The exam hall is freezing and I shiver and shake my way through the paper. I can't put my coat on: I'm sitting on it in an effort to narrow the gap between chair (low) and table (high).
Tuesday: A contrast to yesterday's exertions. I take the children to the pictures, to see Walt Disney's Homeward Bound. The six-year-old has to be cuddled and comforted all the way through, and all three of us come out red-eyed.
When the nine-year-old finds out how much the outing has cost, he points out that for a couple more pounds we could have bought the video and watched it over and over again.
Wednesday: I use my new-found freedom to sweep up leaves, play board games with the boys and continue the mammoth task of making Blue Peter's version of Tracey Island. This has been vegetating, half-finished, for many months awaiting the end of my course.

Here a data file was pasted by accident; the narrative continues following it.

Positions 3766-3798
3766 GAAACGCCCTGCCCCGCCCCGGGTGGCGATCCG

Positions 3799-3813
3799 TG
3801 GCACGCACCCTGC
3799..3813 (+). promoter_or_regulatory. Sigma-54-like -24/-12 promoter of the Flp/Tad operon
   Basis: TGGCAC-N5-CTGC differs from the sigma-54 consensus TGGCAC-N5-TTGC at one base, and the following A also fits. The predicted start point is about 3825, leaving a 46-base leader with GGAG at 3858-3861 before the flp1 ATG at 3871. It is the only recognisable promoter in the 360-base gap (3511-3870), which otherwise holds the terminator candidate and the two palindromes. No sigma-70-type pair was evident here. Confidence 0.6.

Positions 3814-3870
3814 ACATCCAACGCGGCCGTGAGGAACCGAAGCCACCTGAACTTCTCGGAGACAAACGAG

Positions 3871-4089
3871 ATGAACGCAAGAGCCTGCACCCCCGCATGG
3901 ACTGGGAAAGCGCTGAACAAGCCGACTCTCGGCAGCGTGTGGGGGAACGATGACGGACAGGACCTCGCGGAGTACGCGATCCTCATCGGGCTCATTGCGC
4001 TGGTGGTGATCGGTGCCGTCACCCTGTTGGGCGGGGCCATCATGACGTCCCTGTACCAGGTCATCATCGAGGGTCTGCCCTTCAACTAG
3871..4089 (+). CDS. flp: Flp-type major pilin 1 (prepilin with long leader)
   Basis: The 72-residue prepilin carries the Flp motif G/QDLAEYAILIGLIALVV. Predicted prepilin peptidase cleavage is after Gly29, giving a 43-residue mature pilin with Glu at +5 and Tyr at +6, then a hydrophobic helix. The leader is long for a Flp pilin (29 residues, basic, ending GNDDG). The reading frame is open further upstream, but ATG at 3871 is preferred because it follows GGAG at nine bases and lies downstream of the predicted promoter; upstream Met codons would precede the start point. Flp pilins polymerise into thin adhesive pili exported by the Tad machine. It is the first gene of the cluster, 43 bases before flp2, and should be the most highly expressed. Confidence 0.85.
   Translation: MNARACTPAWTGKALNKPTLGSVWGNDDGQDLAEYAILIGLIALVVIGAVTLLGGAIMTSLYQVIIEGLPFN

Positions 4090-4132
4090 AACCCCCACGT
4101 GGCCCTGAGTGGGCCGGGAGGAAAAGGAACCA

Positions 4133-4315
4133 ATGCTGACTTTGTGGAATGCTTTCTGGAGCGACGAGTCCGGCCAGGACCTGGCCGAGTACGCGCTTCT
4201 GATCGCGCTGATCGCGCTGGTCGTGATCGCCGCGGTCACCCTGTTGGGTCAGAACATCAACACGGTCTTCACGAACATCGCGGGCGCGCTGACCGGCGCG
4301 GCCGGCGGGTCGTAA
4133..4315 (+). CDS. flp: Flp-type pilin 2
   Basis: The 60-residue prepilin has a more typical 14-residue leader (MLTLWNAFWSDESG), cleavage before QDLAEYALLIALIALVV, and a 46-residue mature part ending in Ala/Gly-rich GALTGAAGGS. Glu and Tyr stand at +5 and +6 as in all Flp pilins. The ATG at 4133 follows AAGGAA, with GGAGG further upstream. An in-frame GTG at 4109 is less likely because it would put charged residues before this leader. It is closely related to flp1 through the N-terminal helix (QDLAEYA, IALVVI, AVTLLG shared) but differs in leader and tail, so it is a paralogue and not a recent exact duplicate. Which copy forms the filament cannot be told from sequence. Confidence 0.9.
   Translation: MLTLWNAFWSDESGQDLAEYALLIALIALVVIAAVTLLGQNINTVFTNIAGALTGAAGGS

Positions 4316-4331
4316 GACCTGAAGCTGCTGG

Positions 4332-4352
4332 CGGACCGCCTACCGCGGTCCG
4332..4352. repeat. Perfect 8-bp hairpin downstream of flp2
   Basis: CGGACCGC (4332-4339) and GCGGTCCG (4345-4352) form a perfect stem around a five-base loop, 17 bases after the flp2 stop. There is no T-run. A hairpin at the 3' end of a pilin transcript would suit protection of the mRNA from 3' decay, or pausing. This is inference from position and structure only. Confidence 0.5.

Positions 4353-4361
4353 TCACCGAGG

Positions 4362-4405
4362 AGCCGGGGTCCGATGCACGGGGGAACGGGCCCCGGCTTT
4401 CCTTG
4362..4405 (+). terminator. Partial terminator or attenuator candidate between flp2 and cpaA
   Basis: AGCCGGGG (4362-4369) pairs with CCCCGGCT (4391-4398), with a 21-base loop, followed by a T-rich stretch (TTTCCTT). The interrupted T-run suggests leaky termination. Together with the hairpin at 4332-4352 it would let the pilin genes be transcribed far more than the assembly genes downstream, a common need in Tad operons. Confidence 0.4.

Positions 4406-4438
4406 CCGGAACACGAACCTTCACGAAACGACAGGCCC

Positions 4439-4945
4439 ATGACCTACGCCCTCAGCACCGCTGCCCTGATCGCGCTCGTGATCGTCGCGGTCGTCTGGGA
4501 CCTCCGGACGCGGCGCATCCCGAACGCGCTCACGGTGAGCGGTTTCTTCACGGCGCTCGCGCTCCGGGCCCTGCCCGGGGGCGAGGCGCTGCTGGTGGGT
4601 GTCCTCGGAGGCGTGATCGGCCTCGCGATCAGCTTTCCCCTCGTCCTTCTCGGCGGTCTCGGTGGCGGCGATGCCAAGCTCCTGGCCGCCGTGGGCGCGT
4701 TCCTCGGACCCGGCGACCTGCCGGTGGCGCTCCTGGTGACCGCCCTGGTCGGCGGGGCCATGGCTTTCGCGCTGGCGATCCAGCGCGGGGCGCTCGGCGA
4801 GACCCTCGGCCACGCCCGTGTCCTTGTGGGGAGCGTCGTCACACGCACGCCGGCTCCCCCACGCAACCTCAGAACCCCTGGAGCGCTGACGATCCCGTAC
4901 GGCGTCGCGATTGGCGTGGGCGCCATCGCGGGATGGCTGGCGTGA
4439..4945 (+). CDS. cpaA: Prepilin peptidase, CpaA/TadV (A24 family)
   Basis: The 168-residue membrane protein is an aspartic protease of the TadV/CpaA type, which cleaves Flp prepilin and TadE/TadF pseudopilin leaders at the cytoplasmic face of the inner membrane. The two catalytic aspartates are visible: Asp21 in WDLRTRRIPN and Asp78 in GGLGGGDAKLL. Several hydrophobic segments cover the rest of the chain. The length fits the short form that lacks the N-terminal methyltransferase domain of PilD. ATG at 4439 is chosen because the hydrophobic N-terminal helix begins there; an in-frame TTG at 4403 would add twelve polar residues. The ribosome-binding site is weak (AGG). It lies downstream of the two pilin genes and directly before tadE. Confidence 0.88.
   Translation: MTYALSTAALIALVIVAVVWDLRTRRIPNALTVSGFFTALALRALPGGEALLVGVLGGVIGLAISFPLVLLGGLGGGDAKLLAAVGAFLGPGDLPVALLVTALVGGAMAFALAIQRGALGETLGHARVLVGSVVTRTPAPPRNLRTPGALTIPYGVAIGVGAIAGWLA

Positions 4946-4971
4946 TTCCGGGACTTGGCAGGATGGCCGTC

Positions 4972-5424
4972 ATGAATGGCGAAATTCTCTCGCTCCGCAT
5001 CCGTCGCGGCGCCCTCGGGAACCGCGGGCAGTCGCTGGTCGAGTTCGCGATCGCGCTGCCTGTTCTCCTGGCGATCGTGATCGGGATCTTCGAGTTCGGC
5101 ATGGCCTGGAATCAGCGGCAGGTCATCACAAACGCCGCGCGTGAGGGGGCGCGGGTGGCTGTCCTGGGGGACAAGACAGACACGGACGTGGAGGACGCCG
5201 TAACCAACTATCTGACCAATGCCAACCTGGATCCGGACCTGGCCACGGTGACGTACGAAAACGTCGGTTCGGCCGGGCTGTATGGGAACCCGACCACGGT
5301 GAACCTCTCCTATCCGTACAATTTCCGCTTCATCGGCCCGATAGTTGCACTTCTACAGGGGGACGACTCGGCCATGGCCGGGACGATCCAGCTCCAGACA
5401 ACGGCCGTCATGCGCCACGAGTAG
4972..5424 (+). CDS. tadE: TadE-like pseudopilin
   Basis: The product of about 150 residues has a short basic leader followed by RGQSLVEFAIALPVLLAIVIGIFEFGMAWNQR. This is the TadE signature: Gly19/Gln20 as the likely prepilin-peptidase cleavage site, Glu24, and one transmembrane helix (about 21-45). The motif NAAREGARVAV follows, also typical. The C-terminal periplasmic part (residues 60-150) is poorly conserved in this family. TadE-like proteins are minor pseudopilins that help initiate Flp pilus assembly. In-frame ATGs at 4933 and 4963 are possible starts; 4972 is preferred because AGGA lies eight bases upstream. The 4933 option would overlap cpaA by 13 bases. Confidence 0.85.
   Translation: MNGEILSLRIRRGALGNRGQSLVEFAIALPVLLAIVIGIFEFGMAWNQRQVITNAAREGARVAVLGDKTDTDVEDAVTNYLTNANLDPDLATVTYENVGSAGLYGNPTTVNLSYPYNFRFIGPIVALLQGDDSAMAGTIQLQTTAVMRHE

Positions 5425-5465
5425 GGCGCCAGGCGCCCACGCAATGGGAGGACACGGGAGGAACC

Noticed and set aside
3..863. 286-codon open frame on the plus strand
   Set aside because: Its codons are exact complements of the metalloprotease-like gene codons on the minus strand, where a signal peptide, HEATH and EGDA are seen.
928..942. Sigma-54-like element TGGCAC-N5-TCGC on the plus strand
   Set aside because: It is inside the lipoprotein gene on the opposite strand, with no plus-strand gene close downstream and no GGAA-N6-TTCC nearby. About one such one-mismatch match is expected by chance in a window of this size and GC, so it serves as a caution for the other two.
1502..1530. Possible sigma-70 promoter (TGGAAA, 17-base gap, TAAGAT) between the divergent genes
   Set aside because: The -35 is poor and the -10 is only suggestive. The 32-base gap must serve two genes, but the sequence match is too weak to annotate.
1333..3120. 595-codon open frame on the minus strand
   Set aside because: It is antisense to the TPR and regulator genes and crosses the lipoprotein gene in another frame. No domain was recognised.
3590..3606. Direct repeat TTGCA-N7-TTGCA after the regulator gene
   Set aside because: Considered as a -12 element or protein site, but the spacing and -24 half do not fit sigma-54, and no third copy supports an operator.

Whoever designed this model to be made by children was working with some very creative ones - much handier than I am. Our attempt is decidedly lop-sided and the paint won't stick to the foil cliffs.
Thursday: The children have a friend round to play, so my presence is not required. I feel lost. Instead I give in to the demands of a one-foot-high pile of OU papers, booklets, cuttings and notes and bin the lot.
Friday: No work and no studying means I can move the weekly Tesco trip from Saturday to today. It also means I have to take my two little helpers and a circuit of the store takes rather longer than usual, interrupted by cries of, "Can we have some of this"?, "I wanted to put that in the trolley!" and "It's my turn to get something from the shelf."
I look forward to next week. I may have some classes to prepare and teach, but there will be no OU project or revision to work on and the boys will be back at school. I shall spend half an hour on Monday morning alone with a cup of coffee, a bar of chocolate and a magazine that's nothing to do with education. What bliss!
Sally Smith is a part-time tutor in basic education in Surrey